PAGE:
CONDUCT AND PRUDENCE: THE NEXT ACID TEST FOR FINANCIAL SERVICES?
Following on from the news that the Co-Operative Bank is to be investigated by both the Financial Conduct Authority (FCA) and Prudential Regulation Authority (PRA) for its £1.5 billion capital shortfall, Jim Muir, director of AutoRek, examines the impact of this latest announcement on the financial services market.
It comes as no surprise that the UK’s financial regulators have decided to launch a formal investigation into the events which led to Britain’s largest mutual, the Co-Operative Bank, revealing a £1.5 billion capital shortfall. The FCA’s investigation will focus on the information that the Bank reported in its financial statements about its capital position and will go back as far as 2006. In contrast, the PRA is undertaking an enforcement investigation that will also decide whether former executives should face fines or bans from the financial services industry.
The Co-Operative Bank is not alone in battling capital adequacy requirements. In 2013, an investigation by the Financial Policy Committee (FPC) warned that UK banks needed to find £25 billion in additional capital to cover losses on high risk loans, future compensation claims for mis-selling scandals and other risks. Since the investigation, the PRA has been responsible for meeting with UK banks to understand the extent to which they are undercapitalised and agree a strategy for addressing it.
The increasing focus on creating better capitalised banks reflects the regulator’s commitment to preventing another global crash. A recent survey revealed that nearly half of financial services executives currently believe the next major financial crisis is likely to be caused by a failure of financial controls. As a result, regulators are placing more emphasis on organisations’ financial stability and highlighting the importance of good governance to prevent the level of global contagion seen over the past four years.
The joint approach by the two regulators will see formal assessments of a risk of a temptation to engage in bad behaviour brought about by a shortfall of capital. The regulators are also likely to start imposing stricter sanctions on individuals who are reckless with clients’ money and assets.
In the year ahead, regulators will be introducing new measures,including criminal charges and potentially clawing back bonuses or pensions, to make the impact of non-compliance even more severe on individuals responsible for breaches of governance. Currently, just over half of executives (53 per cent) appreciatethat failure to comply with financial controls could jeopardise their job or their future career prospects. Of those, more than one-third of respondents (34 per cent) felt that they would lose their job as a result of a critical breach in the financial controls agenda, and just under one-fifth (19 per cent) reported that their career prospects would be damaged, even if they did keep their job.
Conduct and prudence
There will also be a heightened focus on holding those who neglect to institute simple financial controls accountable as the regulators closely examine the conduct of individuals and their approach to creating prudent financial markets. Measures such as reconciliations, record keeping and the segregation of duties form the basis of control frameworks that can help identify any anomalies and ensure that suspicious activities are escalated and resolved in a timely manner.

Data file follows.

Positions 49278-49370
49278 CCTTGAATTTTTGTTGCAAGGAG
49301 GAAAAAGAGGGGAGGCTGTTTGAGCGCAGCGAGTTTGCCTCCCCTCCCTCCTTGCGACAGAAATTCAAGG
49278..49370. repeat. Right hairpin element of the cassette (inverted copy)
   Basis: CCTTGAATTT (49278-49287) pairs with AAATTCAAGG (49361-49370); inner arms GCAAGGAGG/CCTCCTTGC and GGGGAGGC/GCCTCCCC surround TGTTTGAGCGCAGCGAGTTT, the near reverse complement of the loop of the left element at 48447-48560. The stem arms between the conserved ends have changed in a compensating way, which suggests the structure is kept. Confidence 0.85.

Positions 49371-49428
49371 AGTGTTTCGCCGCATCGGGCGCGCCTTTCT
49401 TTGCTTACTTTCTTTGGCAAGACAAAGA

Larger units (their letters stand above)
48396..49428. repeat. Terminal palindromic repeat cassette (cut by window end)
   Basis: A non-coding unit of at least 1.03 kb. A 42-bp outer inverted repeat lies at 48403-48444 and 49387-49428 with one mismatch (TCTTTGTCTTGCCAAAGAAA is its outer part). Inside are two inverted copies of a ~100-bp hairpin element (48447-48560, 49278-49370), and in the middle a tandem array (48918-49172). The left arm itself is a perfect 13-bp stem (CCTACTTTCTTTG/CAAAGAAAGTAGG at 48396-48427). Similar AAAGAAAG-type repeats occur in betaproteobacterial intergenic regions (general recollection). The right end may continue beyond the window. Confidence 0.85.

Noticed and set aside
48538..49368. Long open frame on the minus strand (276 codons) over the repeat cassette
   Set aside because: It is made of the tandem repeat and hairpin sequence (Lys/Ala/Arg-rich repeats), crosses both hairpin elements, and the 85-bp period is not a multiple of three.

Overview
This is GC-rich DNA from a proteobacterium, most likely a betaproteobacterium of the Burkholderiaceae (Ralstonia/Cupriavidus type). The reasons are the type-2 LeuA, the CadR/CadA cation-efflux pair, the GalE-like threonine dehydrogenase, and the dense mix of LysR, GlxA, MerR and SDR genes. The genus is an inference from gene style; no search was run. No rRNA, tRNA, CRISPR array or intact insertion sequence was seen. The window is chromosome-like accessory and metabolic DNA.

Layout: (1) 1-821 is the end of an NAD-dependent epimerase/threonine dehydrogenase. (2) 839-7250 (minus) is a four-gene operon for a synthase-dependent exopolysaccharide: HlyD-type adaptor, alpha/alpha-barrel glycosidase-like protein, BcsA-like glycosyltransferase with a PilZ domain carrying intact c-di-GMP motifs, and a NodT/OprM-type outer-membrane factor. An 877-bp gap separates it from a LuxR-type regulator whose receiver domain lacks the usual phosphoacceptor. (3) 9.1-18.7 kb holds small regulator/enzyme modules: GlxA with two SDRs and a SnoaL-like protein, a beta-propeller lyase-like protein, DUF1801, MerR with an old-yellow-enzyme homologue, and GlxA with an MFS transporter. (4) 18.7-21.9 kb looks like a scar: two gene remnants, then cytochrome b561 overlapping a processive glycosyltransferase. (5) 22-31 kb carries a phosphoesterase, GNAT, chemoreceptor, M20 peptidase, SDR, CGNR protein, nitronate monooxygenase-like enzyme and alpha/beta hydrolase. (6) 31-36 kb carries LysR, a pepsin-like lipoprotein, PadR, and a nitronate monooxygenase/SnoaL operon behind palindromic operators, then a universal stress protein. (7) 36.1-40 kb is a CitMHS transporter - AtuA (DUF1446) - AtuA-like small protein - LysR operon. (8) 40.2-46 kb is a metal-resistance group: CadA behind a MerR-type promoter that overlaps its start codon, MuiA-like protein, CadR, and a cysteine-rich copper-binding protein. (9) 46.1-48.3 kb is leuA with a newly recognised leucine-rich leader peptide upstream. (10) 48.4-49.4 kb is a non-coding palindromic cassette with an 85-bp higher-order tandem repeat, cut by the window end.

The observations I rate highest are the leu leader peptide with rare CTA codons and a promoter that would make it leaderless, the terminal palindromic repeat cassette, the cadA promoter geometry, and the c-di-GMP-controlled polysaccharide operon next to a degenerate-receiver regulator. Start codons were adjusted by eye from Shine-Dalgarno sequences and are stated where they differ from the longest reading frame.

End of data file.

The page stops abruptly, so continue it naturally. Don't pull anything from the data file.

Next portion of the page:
In addition, many banking organisations will be forced to prioritise investment in core modern banking infrastructures. Currently, most financial institutions cannot afford the risk associated with ripping out spaghetti systems so are surviving on systems that are one or two generations old. By creating modern infrastructures that bring together different feeds from legacy systems, there will be an opportunity to provide regulators with a clear report on where capital sits, how client assets are being handled and what protections are in place in the event of a failure.
Optimising systems will also generate a single view of customers. In a competitive economic environmentand an industry with low margins, it will become imperative for financial organisations to gain a better understanding of their customers and how they are using business services. Only then is it possible to understand customer needs and develop a proposition that ensures firms are delivering the right level of service and contact at all times.
However, stricter governance practices will come at a cost. As both the FCA and PRA take a tougher stance on breaches of financial controls, it is likelythat we will start to see smaller players exit the market as they struggle to meet demands for better integration of “conduct” and “prudence” practices and become closed-book organisations, be acquired or simply close.
The siloed nature of financial organisations, tougher regulatory requirements, the competing demands of different stakeholders and desire to return to growth and profits as quickly as possible has already changed the way that financial institutions operate. However, volatile earnings from some institutions should act as a warning that banks have not yet finished the transformation. Instead, financial institutions will be forced to prioritise technology investment, reconfigure operations, deliver the stable returns demanded by investors and dedicate more resource to proving compliance with financial controls.